formerly "The View From Up Here"

Formerly titled "The View From Up Here" this column began in the Liberty Gazette June 26, 2007.

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June 17, 2008 Ranger Fly-In

The Liberty Gazette
June 17, 2008

The View From Up Here
By Mike Ely and Linda Street Ely

I worked late Friday and was a bit sluggish Saturday morning, but Linda found seven fly-ins going on around Texas, and that got me going. The weather was good, the airplane was beckoning, so we narrowed the choices to three but our late start meant time for only one destination.

The Cheetah lifted off Liberty's 3,800 foot runway with ease and we ventured north and west around Bush's Class B Airspace. As we flew, we picked out lakes, towers, windmills, highways and towns along our way to Ranger, Texas, 60 miles west of Fort Worth, because there’s a story there. Twenty-one year old Jared Calvert is a go-getter. He’s leading the restoration of an 80-year old airport.

Linda made an excellent first landing on a grass strip and taxied back to the parking area, mowed out of the field between the two grass runways. Folks wandered the grass parking area filled with regular airplanes, a few relics, new light sport airplanes and several ultra lights. We were just in time to get some barbeque in the old hangar and watch with the crowd as two top aerobatic pilots gave a show.

Linda: We picked Ranger because Jared Calvert is working hard to promote a small airport and general aviation. Jared is on a mission to restore Ranger Airport to its original state from 1928. He vows to turn things around for Ranger by preserving its heritage and using its assets wisely.
“Modern amenities will make it viable to remain open in the future: re-paving old asphalt and getting fuel back which has not been in service since the mid-80’s.” These modern services and new hangars are planned for one side of the facility, while the other side will be “project restoration.” Jared’s eager to get started on the 1928 hangar. “The front half, added in 1941, doesn’t have the original brick floor, so it will be removed. The 18 large windows and doors, and corrugated metal with “Ranger Airport” painted on roof will be cleaned up and restored. An 8’ windsock, flag pole and historical marker will be relocated so when you look on that part of airport, that’s how it was.” Like a trip back in time.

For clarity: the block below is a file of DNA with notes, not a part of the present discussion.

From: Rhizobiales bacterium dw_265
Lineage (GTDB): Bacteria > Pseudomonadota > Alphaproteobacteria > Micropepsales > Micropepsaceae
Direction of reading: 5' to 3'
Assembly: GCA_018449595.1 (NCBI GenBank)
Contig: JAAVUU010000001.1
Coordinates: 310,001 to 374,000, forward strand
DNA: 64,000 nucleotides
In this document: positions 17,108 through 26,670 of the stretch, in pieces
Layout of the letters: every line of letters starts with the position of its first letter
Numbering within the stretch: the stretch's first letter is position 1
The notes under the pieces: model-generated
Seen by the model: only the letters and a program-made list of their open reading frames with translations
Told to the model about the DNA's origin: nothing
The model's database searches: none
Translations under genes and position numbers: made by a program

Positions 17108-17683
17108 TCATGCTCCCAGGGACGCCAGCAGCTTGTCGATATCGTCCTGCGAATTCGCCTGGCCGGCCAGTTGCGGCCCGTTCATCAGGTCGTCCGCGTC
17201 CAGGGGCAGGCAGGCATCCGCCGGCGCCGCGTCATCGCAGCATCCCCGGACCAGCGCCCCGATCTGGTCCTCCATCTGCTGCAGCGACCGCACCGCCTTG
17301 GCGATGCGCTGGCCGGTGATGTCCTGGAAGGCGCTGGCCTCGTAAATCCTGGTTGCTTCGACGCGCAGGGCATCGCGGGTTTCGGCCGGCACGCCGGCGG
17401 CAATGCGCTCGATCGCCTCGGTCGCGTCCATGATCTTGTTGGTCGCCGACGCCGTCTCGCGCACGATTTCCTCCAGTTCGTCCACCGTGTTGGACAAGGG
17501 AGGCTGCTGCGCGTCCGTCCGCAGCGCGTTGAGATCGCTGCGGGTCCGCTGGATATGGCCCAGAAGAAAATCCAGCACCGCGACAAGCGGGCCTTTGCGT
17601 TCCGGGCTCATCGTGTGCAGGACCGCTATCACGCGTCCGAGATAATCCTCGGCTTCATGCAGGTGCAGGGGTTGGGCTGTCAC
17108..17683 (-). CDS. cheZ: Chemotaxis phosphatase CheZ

State and federal airport grants denied because of limited growth potential, Jared is quickly convincing people that big isn’t always better, there are other ways to accomplish the goal, and the possibilities for Ranger are still grand. “The Economic Development Corporation granted money to extend the runway to 3400’, and we’re looking into historical preservation funding, but beyond that we will rely on private funding.” The good thing, he says, is that “money will be spent more economically and responsibly than the state can do.” So while fund-raising is challenging, projects cost less for the same quality. And while city leaders are willing to help, the city doesn’t have much money either. The former 60,000 population when airport was built has dwindled to 2,500. “Most of the folks who live here are older,” he says. “The only booming business here is the funeral home. We have lots of work to do, but with fewer people and less money. It’s an uphill climb, but worth it for the community and its heritage.” Jared knows the history very well. “1911 the first airplane landed in this field. It wasn’t even an airport then. The airport was active through the ‘30s and ‘40s and took shape as a general aviation airport through the ‘40s and ‘50s, but then began to decline.” “Then,” he says, “in the past twenty-five years the airport was coveted by a select few pilots who aren’t like most of us. They wanted no camaraderie, they didn’t spend any time promoting the airport or its benefits to the community, they wanted to keep it to themselves, like a private club. So in recent history it developed a poor reputation.” But with Jared on the case, all that is changing.

Mike: People are taking notice and this unique, historic airport is finally getting the attention it deserves. It soon came time for the traditional fly-in departure routine: the fly-by passes. We took our turn and did the fly-by and then ventured to nearby Eastland for fuel. We anticipate great things for Ranger while Jared Calvert is leading the charge.

Mike and Linda can be reached at

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